Essay King Tut

King Tut Funerary Mask Essay

The funerary mask of Egyptian pharaoh Tutankhamun, also dubbed by many as "King Tut," is considered one of the most familiar artifacts from Egypt's 18th Dynasty. Weighing in at approximately 24 pounds and measuring 21 inches in height and 15 inches wide, the mask was placed on the mummy of Tutankhamun upon his death in 1352 B.C. and remained undiscovered for centuries. Made primarily from solid gold, the mask was also inlaid with cornelian, obsidian, lapis lazuli, turquoise, quartz, and colored glass. Upon inspecting the backside of the mask, one can see that it had been inscribed with a series of spells and texts from the Egyptian Book of the Dead, of which were intended to protect the mask from all harm. The mask along with hundreds of priceless artifacts discovered in the tomb of the king are now housed in the Egyptian Museum in Cairo, Egypt.

The Ancient Egyptians were firm believers in life after death, so much so that they strived to preserve the bodies of the recently deceased. This rather long process of embalming the dead, called mummification, was believed to help lost souls recognize and reunite with their bodies upon a proper burial. Primarily a practice reserved for kings and pharaohs, the mummies were buried in lavish pyramids or tombs along with their riches, furnishings, and other prized possessions to take with them to the afterlife. When the young Egyptian pharaoh Tutankhamun died at the of 19 after ruling for a decade's time, the well recognized mask of today was used as a means to ensure the spirit of the king would be able to recognize his body.

Tutankhamun's golden funerary mask portrays the late Egyptian pharaoh wearing a royal headdress, also known as a "nemes." The stripes depicted on the headdress "are made of blue glass in imitation of lapis lazuli, and the same material has been used for the inlay of the plaited false beard (The Tutankhamun Exhibit)." Atop the forehead of the mask displays the vulture and the cobra, both of which consist primarily of solid gold along with other materials such as carnelian, faience, lapis lazuli, colored glass, and quartz. Also known as uraeus, the rearing cobra symbolizes Lower Egypt and serves the purpose of protecting Tutankhamun through the means of spitting fire at approaching enemies of the pharaoh in the afterlife. The vulture, on the other hand, symbolizes Upper Egypt and is considered to be the creature nearest to God who resides above us all. Both pieces were beautifully crafted and well suited for protecting the pharaoh from harm throughout his journey into the...

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The Mystery of King Tut's Death

The Mystery of King Tut's Death

If you ask the average American to name an egyptian king ninety nine percent of the time they will spout out the name king Tutankhamun or king Tut for short with out really even thinking about it. Why is that so many automatically associate an egyptian casket with the one that was unearthed in Tut's tomb? Maybe it has something to do with the kings appointment at such a young age and the mysterious circumstances surrounding his death or murder at the tender age of eighteen. Maybe it has something to do with the highly publicized discovery of the tomb of Tutankhamun. Tutankhamun's is the only royal tomb in Egypt to have escaped the…show more content…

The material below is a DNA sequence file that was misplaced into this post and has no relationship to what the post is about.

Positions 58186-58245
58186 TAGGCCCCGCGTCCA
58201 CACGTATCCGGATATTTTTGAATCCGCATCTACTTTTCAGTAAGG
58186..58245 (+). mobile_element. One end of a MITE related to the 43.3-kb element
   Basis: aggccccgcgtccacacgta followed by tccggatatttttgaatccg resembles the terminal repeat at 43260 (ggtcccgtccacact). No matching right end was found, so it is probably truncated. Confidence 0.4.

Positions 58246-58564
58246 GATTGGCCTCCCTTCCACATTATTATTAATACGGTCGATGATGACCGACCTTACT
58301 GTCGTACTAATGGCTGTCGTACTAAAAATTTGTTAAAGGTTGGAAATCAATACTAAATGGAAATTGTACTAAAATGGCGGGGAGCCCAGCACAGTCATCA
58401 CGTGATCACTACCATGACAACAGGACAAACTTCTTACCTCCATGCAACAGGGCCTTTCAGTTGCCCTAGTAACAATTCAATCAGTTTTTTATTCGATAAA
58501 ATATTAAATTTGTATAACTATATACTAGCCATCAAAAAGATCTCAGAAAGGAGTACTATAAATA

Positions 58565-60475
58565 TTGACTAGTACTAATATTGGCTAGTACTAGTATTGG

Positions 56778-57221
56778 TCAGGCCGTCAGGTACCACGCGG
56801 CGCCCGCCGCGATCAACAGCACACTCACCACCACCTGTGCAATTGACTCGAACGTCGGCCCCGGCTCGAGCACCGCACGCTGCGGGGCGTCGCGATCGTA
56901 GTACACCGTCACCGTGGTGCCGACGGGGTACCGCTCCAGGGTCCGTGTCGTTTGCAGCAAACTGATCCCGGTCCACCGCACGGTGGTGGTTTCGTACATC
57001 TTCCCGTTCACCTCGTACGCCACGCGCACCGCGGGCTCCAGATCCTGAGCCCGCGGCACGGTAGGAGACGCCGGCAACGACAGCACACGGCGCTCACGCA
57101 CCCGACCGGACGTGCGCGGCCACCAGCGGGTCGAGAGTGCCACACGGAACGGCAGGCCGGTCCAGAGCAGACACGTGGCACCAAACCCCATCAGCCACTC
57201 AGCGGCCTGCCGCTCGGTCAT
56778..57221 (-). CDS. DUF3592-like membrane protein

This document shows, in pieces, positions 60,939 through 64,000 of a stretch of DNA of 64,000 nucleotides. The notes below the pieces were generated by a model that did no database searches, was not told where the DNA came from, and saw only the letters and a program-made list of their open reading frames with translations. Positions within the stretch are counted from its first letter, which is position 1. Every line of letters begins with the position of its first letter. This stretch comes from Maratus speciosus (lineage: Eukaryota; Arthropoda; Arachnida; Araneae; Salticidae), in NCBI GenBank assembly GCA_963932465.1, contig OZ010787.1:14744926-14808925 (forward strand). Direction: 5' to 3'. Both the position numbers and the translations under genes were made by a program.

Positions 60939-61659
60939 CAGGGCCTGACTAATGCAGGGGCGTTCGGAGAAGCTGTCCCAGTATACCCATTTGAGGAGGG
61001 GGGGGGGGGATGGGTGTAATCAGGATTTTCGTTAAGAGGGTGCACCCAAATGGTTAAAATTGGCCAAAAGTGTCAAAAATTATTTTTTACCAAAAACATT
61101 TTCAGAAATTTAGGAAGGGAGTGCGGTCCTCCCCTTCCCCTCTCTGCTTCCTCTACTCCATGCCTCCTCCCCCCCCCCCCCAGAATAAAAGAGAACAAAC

"The evidence that we have would probably not convict Aye in a modern court of law, but I think it is the best theory of what happened ”(Maugh, 1997). This theory makes a lot of sense and fits the mold of a typical happening in the higher echelons of power. Many times kings are assassinated because someone close to them is envious of their title or status and whets it for himself. The envious person knows that the only way that they can attain their life's ambitions is to get rid of the one standing in their way so they turn to murderous ways and deceitful schemes to get what they want.

Another theory about the death of king Tut is that he died from an unfortunate illness that he was stricken with. This has been studied throughout the years and has even been linked to a broken leg that the remains of king Tut show evidence of. According to Hutan Ashrafian, a surgeon at Imperial College London, Tut suffered from a hereditary form of epilepsy. Ashrafian said of Tut's supposed feminine features the king has been depicted in statues and renderings as having had breasts and wide hips are signs that he had a form of epilepsy that affects the temporal lobe, which is known to be involved with hormone release. The disease might be to blame for Tut's death in addition to the deaths of several of his predecessors who died at young ages, Ashrafian claims (Bindley, 2012).

This theory also makes a lot of sense due to the

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